But beyond all this, there’s no doubt that many eaters simply place fish in a different category than other forms of animal protein. As with all the exceptions we make in terms of which animals we will eat, it’s difficult to pin down the reason why. Of course, when it comes to fish, religion may well play a role in our cultural perceptions; abstaining from meat but eating fish is a common form of Roman Catholic penance, most notably during Lent, and many other religions offer similar exemptions. Some people assume that fish, whose central nervous systems are different from mammals, do not, therefore, feel or experience pain in the same way as other livestock animals, though recent science suggests this is a flawed perception.
In a recent interview with Grist, noted scholar of human-animal relations Hal Herzog comments that “most of our meat choices are determined by cultural habits and things that get simply passed down from generation to generation,” and this seems to be more true than any attempted scientific reason for the distinction between fish and other animals.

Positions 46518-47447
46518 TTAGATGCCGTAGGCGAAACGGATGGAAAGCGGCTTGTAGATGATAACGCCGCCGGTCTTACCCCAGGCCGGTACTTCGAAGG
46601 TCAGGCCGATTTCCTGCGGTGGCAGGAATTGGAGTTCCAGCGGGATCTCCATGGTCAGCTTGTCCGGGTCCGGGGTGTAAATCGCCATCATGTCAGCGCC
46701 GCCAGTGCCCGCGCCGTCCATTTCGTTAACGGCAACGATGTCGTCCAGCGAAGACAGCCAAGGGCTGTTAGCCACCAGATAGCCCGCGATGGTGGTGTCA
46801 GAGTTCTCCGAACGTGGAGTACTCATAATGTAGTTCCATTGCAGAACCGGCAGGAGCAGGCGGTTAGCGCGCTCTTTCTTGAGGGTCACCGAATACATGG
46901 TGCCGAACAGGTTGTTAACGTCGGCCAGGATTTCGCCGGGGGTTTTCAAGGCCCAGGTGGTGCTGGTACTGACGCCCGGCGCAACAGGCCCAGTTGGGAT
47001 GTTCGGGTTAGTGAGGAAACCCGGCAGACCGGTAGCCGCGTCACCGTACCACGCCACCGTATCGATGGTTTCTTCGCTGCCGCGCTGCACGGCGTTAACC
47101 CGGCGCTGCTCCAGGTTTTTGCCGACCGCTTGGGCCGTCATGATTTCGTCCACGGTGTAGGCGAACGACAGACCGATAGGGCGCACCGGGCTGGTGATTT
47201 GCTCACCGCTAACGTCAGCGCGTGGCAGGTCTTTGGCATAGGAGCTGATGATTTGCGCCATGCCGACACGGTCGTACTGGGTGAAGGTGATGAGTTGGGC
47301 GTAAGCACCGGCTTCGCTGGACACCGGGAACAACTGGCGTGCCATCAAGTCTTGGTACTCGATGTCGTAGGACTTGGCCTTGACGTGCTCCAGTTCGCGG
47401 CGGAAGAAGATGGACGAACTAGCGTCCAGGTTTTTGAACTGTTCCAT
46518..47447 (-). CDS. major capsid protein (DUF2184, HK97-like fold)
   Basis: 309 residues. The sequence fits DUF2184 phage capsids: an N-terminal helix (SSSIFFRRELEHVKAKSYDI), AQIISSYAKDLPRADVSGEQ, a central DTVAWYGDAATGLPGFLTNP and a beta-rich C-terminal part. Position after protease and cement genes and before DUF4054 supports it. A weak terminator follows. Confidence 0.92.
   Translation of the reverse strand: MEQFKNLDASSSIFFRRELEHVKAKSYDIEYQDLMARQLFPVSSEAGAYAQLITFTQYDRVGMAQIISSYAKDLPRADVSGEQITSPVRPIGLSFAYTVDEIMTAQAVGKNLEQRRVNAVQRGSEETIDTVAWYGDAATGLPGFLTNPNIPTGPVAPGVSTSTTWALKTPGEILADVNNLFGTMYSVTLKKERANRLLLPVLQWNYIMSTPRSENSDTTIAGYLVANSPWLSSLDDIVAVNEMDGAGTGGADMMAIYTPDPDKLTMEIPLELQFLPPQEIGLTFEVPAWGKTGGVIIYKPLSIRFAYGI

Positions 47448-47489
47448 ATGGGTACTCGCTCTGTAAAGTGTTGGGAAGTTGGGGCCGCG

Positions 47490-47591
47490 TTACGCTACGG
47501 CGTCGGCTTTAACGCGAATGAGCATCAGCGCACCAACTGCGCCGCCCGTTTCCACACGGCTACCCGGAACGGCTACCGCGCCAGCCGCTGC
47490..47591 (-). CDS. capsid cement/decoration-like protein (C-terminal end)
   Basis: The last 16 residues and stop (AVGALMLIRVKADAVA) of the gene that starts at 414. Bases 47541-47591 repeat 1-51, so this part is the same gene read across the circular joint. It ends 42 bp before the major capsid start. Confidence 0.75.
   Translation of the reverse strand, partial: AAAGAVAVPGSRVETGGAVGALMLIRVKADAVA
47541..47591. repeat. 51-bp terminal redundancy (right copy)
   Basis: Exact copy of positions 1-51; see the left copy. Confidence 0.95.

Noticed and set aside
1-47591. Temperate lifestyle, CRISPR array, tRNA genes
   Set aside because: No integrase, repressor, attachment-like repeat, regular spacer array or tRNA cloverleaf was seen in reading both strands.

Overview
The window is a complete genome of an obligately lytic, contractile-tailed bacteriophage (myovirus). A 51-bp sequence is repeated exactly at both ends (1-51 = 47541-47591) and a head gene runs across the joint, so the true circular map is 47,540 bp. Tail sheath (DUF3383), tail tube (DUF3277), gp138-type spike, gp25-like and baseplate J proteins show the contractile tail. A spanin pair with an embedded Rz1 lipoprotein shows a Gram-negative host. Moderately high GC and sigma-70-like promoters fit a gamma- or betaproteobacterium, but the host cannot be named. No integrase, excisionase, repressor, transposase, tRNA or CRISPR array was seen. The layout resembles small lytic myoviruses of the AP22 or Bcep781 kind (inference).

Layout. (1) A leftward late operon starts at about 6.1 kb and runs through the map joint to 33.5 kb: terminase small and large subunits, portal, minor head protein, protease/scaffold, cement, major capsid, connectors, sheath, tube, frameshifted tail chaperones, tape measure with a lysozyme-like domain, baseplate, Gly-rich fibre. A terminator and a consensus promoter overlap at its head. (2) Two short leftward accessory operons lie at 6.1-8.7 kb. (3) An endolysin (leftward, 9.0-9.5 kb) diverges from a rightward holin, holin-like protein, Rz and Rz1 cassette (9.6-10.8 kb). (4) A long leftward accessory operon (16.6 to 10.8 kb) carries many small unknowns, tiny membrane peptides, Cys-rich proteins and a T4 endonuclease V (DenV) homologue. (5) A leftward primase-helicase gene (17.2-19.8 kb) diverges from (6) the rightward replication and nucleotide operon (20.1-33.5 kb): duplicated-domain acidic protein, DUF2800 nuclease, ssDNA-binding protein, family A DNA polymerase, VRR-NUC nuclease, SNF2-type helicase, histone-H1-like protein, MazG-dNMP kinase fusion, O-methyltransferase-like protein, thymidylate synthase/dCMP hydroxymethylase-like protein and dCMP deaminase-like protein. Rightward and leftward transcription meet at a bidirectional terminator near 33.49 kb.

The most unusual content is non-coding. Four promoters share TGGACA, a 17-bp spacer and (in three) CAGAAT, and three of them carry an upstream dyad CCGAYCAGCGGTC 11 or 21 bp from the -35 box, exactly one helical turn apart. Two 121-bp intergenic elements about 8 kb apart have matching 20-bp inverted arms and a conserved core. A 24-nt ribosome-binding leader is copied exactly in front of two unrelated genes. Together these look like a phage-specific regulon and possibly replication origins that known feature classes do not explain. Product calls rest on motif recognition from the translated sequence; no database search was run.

Whatever the reason we eat fish, one thing staunch vegans, pescatarians, and ethical omnivores can all agree on is that eating fish is tricky business when it comes to considering sustainability and sourcing. The most recent figures from the United Nations Food and Agriculture Organization, which monitors 600 marine fish stocks globally, categorized only three percent of those stocks as “under exploited.” The remaining 97 percent ranked with some degree of overfishing. While consumers become more savvy when it comes to buying sustainably-sourced fish, labeling and source-tracing remains problematic at best and deceptive at worst; an investigation conducted three years by Oceana, a nonprofit focused on ocean advocacy, found that one-third of the seafood samples they tested had been fraudulently labeled to sell better. And a recent expose by the Associated Press found that the muddiness of the seafood supply chain obscures slave labor practices in the industry.